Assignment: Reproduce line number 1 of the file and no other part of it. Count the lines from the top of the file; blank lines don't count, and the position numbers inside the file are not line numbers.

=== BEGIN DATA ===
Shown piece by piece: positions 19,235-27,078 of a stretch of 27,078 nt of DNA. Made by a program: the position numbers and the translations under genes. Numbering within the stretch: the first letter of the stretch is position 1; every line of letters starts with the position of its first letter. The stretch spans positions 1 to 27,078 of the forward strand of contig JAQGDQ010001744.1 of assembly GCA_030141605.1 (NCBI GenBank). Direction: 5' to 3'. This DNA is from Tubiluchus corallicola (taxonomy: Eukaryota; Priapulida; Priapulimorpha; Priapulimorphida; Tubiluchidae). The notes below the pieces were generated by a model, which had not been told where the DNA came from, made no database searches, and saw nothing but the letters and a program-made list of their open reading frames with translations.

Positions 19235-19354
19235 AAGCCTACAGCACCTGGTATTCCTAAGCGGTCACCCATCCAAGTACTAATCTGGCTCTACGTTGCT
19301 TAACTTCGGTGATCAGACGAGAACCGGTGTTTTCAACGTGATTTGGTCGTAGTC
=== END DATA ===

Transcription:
Shown piece by piece: positions 19,235-27,078 of a stretch of 27,078 nt of DNA. Made by a program: the position numbers and the translations under genes. Numbering within the stretch: the first letter of the stretch is position 1; every line of letters starts with the position of its first letter. The stretch spans positions 1 to 27,078 of the forward strand of contig JAQGDQ010001744.1 of assembly GCA_030141605.1 (NCBI GenBank). Direction: 5' to 3'. This DNA is from Tubiluchus corallicola (taxonomy: Eukaryota; Priapulida; Priapulimorpha; Priapulimorphida; Tubiluchidae). The notes below the pieces were generated by a model, which had not been told where the DNA came from, made no database searches, and saw nothing but the letters and a program-made list of their open reading frames with translations.